November 20, 2014

November 20, “Weeping” Luke 19:41-44 St. Roque Gonzalez

“When the city came into full view, Jesus wept over it.”.. . .Lk. 19:41. .”Risk your life and get more than you ever dreamed of. Play it safe and end up holding the bag>’

I weep over San Francisco every day. I weep over the attitude of people. Last night a young man, dripping wet was crying. He had gone to one of our agencies and when he told them he was “traveling” and did not want to get off the street, he was turned away. The other night a person commented, “Well the homeless should move to the Midwest–they can not afford to live here.” I weep over the misguided and frankly plain ignorant attitudes.

I weep when people whom I love and respect, who mean so well, are so insulting. I am told a lot on birthdays, and Christmas, when I give them gifts, “You are supposed to be poor, I can not take from you.” I actually have far more than most people because I am willing to share. Two weeks ago a young man gave me a necklace he had made, and was trying to sell on Haight. I accepted it., like I accept all the gifts the guys give me–small trinkets, and sometimes they hand me a dollar, a quarter. Yes, they need the money–but they also need to express their appreciation far more, in the same way we all do. Our humanity is best expressed in our giving, and caring. I wear the necklace with pride, and he cries when he sees me with it on–more than money can buy.

I weep over people shutting their eyes to what is going on around them. From Thanksgiving through Christmas I very seldom have a meal with my housed friends because it is too difficult for me to move from one world to the next. The world of extreme poverty and the world of the “haves”. It is simply plain difficult, and especially when I can not share the pain, and the suffering that I see, can not share the number of suicidal calls I get in the wee hours of the morning.

And so I weep, and yet I rejoice in all that people do, and the love I see given. It is never black and white, always there is grey. Deo Gratias! Thanks be to God!

“Most of us resist being told we’ve been indoctrinated. After all, we live in the land of the free, and we like to think we’ve arrived freely at the belief that we need to eat animal products and that it’s natural and right to do so.

In fact, we have inherited this belief. We’ve been indoctrinated in the most deeply rooted and potent way possible, as vulnerable infants, yet because our culture denies the existence of indoctrination, the reality of the process is invisible, making it difficult for most of us to realize or admit the truth.” Dr. Will Tuttle

“I Give Away Half My Income”

November 18, 2014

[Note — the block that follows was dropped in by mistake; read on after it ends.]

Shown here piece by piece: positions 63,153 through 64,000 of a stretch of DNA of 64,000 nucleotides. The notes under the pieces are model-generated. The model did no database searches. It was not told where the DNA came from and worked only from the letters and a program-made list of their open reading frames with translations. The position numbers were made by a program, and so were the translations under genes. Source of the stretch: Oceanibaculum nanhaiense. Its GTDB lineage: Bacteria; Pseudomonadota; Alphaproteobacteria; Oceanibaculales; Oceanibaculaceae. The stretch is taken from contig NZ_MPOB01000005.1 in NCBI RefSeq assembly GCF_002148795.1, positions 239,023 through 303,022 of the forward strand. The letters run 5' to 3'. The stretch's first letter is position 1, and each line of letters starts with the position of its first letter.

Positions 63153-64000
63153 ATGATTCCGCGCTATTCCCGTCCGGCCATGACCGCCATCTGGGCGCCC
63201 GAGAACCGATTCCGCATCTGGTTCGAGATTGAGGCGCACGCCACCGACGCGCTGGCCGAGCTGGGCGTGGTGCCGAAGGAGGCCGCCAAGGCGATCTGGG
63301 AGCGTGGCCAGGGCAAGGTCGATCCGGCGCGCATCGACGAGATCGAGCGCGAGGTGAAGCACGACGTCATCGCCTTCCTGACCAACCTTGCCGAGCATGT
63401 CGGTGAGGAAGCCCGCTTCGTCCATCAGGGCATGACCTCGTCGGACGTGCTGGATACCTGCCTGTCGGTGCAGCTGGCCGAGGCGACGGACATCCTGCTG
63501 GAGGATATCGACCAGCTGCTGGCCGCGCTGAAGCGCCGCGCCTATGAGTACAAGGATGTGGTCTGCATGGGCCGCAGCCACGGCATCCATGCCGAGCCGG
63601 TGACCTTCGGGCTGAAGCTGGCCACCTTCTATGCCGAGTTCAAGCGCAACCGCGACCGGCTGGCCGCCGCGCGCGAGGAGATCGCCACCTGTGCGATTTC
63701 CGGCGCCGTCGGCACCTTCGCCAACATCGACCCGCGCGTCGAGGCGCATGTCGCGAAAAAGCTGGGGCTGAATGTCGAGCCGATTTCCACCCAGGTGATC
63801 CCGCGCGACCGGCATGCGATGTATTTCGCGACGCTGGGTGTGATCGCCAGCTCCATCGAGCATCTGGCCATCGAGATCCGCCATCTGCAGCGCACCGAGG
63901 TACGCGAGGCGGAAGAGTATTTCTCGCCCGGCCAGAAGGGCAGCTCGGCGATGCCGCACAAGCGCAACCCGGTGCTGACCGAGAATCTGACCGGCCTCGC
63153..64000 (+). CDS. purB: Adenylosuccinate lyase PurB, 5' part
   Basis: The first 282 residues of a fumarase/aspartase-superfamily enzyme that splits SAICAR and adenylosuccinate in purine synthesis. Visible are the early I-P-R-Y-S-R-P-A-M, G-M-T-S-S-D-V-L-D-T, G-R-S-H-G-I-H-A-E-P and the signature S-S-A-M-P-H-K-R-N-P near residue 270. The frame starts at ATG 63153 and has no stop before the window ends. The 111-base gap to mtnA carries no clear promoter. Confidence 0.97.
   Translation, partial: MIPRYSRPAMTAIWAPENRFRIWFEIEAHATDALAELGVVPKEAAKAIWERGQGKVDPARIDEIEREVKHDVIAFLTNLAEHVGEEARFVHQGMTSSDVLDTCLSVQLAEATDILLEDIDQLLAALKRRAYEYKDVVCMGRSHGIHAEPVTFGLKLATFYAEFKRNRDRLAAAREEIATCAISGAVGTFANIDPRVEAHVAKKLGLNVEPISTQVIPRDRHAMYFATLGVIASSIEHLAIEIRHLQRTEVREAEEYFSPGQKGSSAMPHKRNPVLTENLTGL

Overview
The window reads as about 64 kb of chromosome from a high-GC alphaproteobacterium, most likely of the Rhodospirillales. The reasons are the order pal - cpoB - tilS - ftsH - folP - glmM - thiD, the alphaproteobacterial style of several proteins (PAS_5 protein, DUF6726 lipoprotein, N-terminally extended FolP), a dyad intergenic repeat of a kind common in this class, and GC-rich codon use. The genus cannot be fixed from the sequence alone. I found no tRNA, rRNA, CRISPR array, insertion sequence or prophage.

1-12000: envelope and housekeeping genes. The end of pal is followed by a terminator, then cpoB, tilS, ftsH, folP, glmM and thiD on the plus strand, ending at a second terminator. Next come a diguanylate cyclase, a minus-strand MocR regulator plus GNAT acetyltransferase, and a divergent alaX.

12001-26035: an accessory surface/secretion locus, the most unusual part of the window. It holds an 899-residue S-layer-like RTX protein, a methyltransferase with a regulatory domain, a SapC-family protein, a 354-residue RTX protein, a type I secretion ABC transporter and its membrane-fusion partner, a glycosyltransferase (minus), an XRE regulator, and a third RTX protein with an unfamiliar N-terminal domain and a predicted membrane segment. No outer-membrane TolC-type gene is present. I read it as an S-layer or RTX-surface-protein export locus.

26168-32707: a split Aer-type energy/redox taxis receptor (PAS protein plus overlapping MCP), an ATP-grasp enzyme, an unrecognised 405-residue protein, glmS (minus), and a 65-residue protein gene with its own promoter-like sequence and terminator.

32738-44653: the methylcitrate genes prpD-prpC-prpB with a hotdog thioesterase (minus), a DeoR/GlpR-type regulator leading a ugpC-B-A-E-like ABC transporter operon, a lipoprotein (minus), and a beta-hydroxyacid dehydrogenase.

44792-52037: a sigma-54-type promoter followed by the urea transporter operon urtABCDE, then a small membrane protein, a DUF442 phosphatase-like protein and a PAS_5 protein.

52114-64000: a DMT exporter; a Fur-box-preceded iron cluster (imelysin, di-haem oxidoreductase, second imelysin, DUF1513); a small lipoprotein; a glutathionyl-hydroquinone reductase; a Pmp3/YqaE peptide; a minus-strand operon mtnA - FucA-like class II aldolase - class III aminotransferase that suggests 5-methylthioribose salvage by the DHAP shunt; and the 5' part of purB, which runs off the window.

November 17 “I Give Away Over Half My Income” Luke 19:1-10 St. Rose Philippine Duchesne

“Master, I give away half my income to the poor–and if I am caught cheating I pay four times the damages.” Luke 19: 9. Zacchaeus wanted to see Jesus and his response was to share his wealth. I have been told that I am an idealist, but the reality is if each of us would share half of what we have–there would be no hunger. In San Francisco, if each person would share half their wealth–the physical needs of all would be taken care. of. We are like children asking our political parents to take care of us and to provide for our needs, but the reality is we need to grow up and take care of ourselves and in so doing all are provided for. Maturity is being willing to give, to share, to love others.

James Alison says, “The One who is coming will not preside over us, but will teach us to want peace from within, and to learn habits that make it possible. The One who loves us will come as one we despise and crucify: The definitive puncturing of our god fantasies, and yet the Presence of one who is powerfully determined not to let us remain wedded to our self destruction.” Christ does not want us wedded in our habits of self-destruction, and like our parents, he gives us the choice to grow up and mature into his sons and daughters. Deo Gratias! Thanks be to God!

In our churches, ministers often speak about the tragedy of loving things and using people, when we must instead love people and use things. After the services, people eat meals in which animals have become things to be used, not loved. This action, ritually repeated, propels us into using people just as we use animals—as things.

The War On Christ

November 18, 2014

November 18,2014

The following article I received speaks to me about what I observe and experience in society and I believe it is a message we need to hear:

The Solemnity of Our Lord Jesus Christ, King of the Universe

The War on Christ
As we approach the end of the liturgical cycle this Sunday, we re-encounter the apocalyptic Gospel parable of the sheep and the goats. Apocalyptic writing, much like the harbingers of autumn, triggers our impending discomfort as the world transitions to a new reality. In our liturgical cycle, Jesus will be crowned King of the Universe, only after he “has destroyed every sovereignty and every authority and power.” So that God may be all in all, even the power of death will be destroyed. If we begin to listen to the news cycle around this time, however, we might suspect that Christ’s sovereignty was somehow in jeopardy. This is the time when listeners just start to hear pundits speak about a so-called “War on Christmas” (as if the love of God’s Incarnation would cease if Nativity scenes were not allowed on government property). Some have already taken it upon themselves to capitalize on their heroic role in “Saving Christmas,” while others have claimed that with the encroachment of the Christmas shopping season, the real war is on Thanksgiving. At the risk of contributing one more distraction to the very real wars that are going on in the Middle East, I would like to consider a very real assault that is being waged on America’s least ones. This assault on the poor might aptly be called a “War on Christ.”